So we’re going to definitely have some Spanish wines. We’ll have some California wines. What we’re looking for is distinctive wines that work with food, as opposed to wines that are like beverages. We’re not tasting for the classic things people talk about in some wine circles, where it’s jammy, or big fruit, or whatever. It’s more about distinctive wines. Many natural wines we’ve been tasting are amazing. I think we’re trying to find wines that people maybe haven’t tried, but are not so far away from something they’re familiar with that it just creates havoc in their mouth. Like if people like Rombauer, fine; people do. But if we have something that is unique and interesting, we’d like to offer them that experience. So we want a highly curated list. And sherry is a really amazing wine.
And [partner] Rocco [Somazzi] has been pairing sherry throughout a dinner, and it’s crazy! And even sherry cocktails; we’ll do that kind of vibe as well. We’ll find out along the way things we don’t know today, so that will be part of the fun.
Duende, http://duendeoakland.com/blog, 468 19th St., between Broadway and Telegraph, in Uptown Oakland. Opening September 2012.
If you go to the Calafia Cafe, in Palo Alto, you won’t have to wait for a server to take your order. Instead, you just call up the menu on the touch screen mobile pad on your table, look at hi-res digital images of the foods, and then punch in your selections. Let’s say it’s the clams and udon noodles for an appetizer, then the grilled hanger steak for the main course. Your friends do the same thing. Your orders go right to the kitchen. While you’re waiting for the food, you might play a social game on the same tablet; your table’s high scorer at trivia gets $1 off the cost of dessert. Of course, when your food is ready, a real live human being brings it to your table–the tablet can’t do that. But when the meal’s over, you can pay for it with a swipe of your credit card–no waiting for a busy waiter to have to notice you’re ready to leave. You can enter your email and get a digital receipt promptly sent. And, since the night is still young, you can browse the tablet and discover clubs, bars and so on that are right in the neighborhood.
The tablet is called a Presto, and it’s manufactured by E la Carte, which was started up in 2008 out of MIT, and now has offices in Silicon Valley, Boston, Chicago and New York. They’ve raised venture capital from angel investors, and Calafia isn’t the only restaurant that uses Presto and similar devices, both in this country (L.A.’s Umami Burger, for example) and overseas, in Japan and Europe. The San Francisco Chronicle reports that “chains across the country are signing on [to Presto]. Creator Rajat Suri expects that soon every mass-market, mid-range restaurant and bar – and even some independent operations – will start using the Presto or similar technology.”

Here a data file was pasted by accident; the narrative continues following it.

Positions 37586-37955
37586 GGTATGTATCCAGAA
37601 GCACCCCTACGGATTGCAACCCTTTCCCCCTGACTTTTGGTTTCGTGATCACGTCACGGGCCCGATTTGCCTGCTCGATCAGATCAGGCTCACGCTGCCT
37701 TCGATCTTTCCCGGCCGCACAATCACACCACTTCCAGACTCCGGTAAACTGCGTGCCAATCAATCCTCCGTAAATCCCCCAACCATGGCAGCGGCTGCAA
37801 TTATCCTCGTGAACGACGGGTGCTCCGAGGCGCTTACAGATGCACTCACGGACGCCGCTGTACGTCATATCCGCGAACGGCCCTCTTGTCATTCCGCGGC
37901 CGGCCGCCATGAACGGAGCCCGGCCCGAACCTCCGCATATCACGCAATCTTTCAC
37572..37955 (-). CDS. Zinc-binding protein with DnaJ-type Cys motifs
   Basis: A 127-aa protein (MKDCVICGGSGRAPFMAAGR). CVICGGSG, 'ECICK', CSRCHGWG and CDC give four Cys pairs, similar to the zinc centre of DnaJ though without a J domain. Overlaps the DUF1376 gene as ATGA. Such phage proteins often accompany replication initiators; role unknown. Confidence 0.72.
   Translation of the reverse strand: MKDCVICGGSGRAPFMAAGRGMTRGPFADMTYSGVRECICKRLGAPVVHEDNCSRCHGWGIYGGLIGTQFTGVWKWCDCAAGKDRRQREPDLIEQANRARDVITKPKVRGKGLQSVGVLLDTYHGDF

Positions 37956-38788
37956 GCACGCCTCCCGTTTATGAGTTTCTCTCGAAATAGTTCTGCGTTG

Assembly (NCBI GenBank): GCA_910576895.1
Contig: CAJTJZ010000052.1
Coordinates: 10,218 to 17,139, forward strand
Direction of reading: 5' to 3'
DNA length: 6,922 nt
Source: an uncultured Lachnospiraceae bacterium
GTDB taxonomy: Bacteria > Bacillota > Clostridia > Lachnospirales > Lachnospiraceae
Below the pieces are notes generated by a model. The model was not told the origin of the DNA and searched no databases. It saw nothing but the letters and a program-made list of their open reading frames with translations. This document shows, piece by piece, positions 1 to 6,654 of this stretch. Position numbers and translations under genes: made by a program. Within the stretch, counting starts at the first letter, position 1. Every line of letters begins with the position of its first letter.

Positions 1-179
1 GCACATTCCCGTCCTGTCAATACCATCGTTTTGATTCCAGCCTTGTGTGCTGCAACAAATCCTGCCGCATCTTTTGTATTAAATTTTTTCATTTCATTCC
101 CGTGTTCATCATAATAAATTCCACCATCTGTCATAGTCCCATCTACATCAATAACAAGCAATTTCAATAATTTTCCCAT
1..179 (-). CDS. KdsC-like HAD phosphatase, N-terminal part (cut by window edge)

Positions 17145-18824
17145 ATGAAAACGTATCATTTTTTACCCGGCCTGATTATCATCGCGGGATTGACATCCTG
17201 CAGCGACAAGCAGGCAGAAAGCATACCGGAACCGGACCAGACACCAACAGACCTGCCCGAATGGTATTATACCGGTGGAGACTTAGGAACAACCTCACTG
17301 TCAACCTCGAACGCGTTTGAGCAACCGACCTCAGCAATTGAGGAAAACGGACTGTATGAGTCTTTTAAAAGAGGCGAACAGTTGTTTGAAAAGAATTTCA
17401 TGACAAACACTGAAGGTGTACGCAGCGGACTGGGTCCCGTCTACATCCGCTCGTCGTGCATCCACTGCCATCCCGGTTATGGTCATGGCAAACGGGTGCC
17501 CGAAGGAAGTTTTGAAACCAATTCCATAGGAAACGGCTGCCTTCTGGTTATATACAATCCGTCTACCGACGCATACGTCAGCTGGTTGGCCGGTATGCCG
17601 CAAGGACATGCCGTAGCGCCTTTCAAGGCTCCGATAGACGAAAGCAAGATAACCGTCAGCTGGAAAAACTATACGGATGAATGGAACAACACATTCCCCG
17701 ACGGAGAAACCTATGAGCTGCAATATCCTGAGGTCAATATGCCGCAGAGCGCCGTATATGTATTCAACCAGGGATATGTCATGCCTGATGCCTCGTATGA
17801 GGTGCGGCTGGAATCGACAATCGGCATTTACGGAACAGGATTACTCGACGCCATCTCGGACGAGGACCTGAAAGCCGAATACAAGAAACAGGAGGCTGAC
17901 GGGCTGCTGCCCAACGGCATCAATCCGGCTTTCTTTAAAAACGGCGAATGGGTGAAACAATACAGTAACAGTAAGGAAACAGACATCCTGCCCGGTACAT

Does it mean actual waiters will soon be anachronisms? It’s hard to envision a time when somebody won’t have to schlep the food from the kitchen to the table. But a busboy (or a robot, for that matter) could do that. And you wouldn’t have to tip a busboy (much less a robot) 20% of the tab just for carrying a few plates of food.
How about wine? Restaurants already are featuring touch screen devices for the wine list, instead of a dirty old booklet with everyone’s germs on it. Barbacco, a trendy trattoria in San Francisco’s Financial District, was the city’s first. “Diners…browse through [wine] selections on screen, and can store a number of possible choices. Ordering will still take place the old-fashioned way — through a real live human being,” the Chronicle’s Jon Bonné reported. But is it so hard to imagine a future generation of tablets that not only list all the wines, but interactively suggest pairings? Maybe you order Barbacco’s paccheri, a pork ragu with plenty of parmigiano reggiano. You’re not sure what to drink with it. But the tablet is. It may suggest a nine-year old Montepulciano d’Abruzzo, from Emidio Pepe, explaining that the wine’s tannins are resolved, and its acidity and extract will stand up to the food’s richness. You look at the price: $110. Ouch. You ask the tablet to suggest something less pricey. Back comes a 2006 Tuscan Sangiovese, from Querceto di Castellina, which the tablet tells you is similarly full-bodied and dry, with acidity to cut through the oiliness. And the price is a more reasonable $48.
Is there any reason this can’t happen, thus eliminating the [sometimes uncomfortable] dance diners are forced to perform with sommeliers? The Chronicle article suggests it will. “Eventually, [Presto] will tell diners what kinds of wines they like based on a personality quiz.” That sounds kind of silly (“Are you the type that hates to ask for directions? Then choose a Pinot Noir”), but there already are rudimentary “computerized sommeliers” on the market. For example, at Hong Kong’s Landmark Oriental Mandarin Hotel, they advertise “a computerised sommelier that will recommend food and wine pairings by region, taste or price.” With advances in A.I. coming fast and furious, who’s to say that in a generation the human sommelier won’t be seen as an charming relic of a bygone era, like trolley conductors, gas lamp lighters and doctors who make house calls?
Did you see the announcement yesterday that our friend Eric Asimov, the New York Times’ chief wine writer and critic, has been appointed the paper’s interim restaurant critic, following last month’s promotion of Sam Sifton as national editor?